Donna Miller is like a modern day shepherd with her flock of angels on call to serve hospice patients’ needs and wishes at Hospice Care of the West. As the Director of Volunteer Services, she creates programs dedicated to bringing families and multitalented volunteers together to birth memorable last moments for hospice patients. She transforms the wrenching hours of end of life into a time to reminisce, celebrate and hold hands with family, community and hospice volunteers who ensure no one takes this journey alone.
“Our goal is to help hospice patients continue to have joy, comfort, peace and company until their last breath,” she says to a new batch of volunteers during a weekend training at Hospice Care of the West, in Orange County. Donna’s long blond with a hint of gray tresses framing her round face, bright blue eyes and effervescent smile are a striking resemblance to the fairy godmother in the movie Cinderella. She grants last wishes in many ways.
At Hospice Care of the West, she has attracted a group of more than 40 volunteers willing to donate their time and talents to visit hospice patients in their homes throughout Orange County and Los Angeles County. She trains volunteers in hospice care so they can be compassionate listeners and companions at the bedside.
Musicians and Massage Therapists
The musicians give music therapy that often bring the family together to listen to a guitarist, opera singer, a bagpiper or any kind of live music a patient wishes to hear. Massage therapists use special techniques to ease pain and bring relaxation.
Comfort Food Cooks
The Supper Club volunteers are great comfort food cooks who bring dinner to patients and relieving their caregivers of having cook. She also has volunteers who will just sit with a hospice patient so the family and caregiver receive respite for an afternoon or evening.
Donna has trained a volunteer group of high school students at Tesoro High School called Dream Catchers, who make last wishes come true for hospice patients. The Dream Catchers have managed to take a sailor out for one last sail with his family on the Pacific. They reunited a brother in hospice with his sister from Seattle after six years. They coordinated last birthday celebrations and brought a gourmet dinner to the bedside of a restaurateur.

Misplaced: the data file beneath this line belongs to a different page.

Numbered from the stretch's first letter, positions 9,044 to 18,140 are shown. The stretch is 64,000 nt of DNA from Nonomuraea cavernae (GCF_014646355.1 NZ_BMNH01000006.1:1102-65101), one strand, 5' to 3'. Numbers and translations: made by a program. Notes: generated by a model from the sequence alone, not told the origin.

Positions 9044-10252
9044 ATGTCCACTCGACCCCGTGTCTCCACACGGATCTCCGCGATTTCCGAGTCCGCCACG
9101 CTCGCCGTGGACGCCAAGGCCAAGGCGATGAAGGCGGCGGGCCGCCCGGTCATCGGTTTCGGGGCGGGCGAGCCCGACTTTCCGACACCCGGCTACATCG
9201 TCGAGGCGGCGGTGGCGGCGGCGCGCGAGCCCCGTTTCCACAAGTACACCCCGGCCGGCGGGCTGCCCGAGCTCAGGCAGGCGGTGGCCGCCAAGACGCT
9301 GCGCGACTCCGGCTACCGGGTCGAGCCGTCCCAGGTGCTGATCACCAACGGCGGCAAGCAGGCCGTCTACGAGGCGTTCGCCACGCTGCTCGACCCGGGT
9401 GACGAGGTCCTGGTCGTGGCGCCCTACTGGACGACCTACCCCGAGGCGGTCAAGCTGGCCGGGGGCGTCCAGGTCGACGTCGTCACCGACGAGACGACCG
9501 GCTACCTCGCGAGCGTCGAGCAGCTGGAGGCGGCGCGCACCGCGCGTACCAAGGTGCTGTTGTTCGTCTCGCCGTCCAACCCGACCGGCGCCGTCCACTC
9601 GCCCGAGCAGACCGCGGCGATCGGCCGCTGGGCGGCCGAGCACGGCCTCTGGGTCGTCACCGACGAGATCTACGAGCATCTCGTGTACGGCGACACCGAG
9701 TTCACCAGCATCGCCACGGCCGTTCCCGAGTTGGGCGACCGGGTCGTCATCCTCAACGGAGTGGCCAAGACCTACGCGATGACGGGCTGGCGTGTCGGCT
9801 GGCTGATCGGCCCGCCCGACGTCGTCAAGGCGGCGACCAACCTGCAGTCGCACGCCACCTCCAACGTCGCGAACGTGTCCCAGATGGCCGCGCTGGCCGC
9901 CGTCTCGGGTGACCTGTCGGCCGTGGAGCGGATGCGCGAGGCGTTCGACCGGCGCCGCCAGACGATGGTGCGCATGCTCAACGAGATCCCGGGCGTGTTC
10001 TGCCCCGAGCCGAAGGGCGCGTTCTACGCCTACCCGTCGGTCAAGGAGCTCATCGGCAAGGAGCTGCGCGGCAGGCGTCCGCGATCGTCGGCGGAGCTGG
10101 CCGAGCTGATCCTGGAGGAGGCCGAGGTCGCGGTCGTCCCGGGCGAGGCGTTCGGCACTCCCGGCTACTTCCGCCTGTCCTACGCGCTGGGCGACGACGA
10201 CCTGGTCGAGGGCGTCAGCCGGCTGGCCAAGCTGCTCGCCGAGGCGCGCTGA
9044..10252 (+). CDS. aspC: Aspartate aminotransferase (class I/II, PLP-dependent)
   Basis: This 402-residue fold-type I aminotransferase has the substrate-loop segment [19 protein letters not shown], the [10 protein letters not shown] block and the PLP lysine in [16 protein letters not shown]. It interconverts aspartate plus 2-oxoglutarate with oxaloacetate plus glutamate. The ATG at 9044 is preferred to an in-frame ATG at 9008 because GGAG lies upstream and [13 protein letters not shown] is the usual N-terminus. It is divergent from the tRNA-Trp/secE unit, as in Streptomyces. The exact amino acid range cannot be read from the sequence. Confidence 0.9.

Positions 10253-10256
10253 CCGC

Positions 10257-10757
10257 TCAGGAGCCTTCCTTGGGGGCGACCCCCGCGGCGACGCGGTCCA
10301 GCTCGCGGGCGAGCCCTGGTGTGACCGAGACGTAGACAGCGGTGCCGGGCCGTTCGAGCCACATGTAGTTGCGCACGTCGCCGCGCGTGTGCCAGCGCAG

Most recently, Donna started training vigil volunteers a unique class of people who are called upon to keep watch and accompany a patient in the eleventh hour. They will stay all night reading inspirational books, giving hand massages and keeping watch until the last breath. The vigil volunteers often serve as family member surrogate for patients who don’t have anyone available to accompany them on this sacred journey.
Photographers and Memory Pillow Makers
She also started a family portrait volunteer program that draws on the talents of local photographers to go out and capture one last shared family moment. After a patient passes, she calls on a seamstress to come to the family home and help the bereaved select an article of clothing from the closet of their loved one to be sewn into a memory pillow.
Often people ask her, how do you get all of these people to donate their time and talents. I believe that’s part of her gift. She has a vision of what she wishes to give to her hospice patients that she writes up into a small ad on Volunteermatch.org and Craigslist. Soon enough, the volunteers are in training and out in the community helping hospice patients.
Life Reviewers and Video Editors
The growth and success of these volunteer programs hinges on her decade of experience devoted to listening and being effortlessly present at the bedside with hospice patients. I’ve had the unique opportunity of following Donna for years as she visited with patients and their families to record life review videos. Like all the other programs, this one grew out of her time at the bedside.
About six years ago, on a September afternoon, she was on a hospice patient visit with Raymond Long, a 94-year-old Fullerton resident and World War II veteran, living independently in a small one-bedroom at Kimpel Manor, a senior citizen apartment complex. Since he lived alone, his hunger for food and people was insatiable. He always entertained Donna with humorous stories that illuminate his past life before he entered his current state of decline due to cardiac problems and cancer. She arrived at Raymond’s home with a burger and fries in tow because that’s what he was craving that day. Sometimes it’s mashed potatoes and fried chicken. She’ll cook him dinner at her home and then bring it over.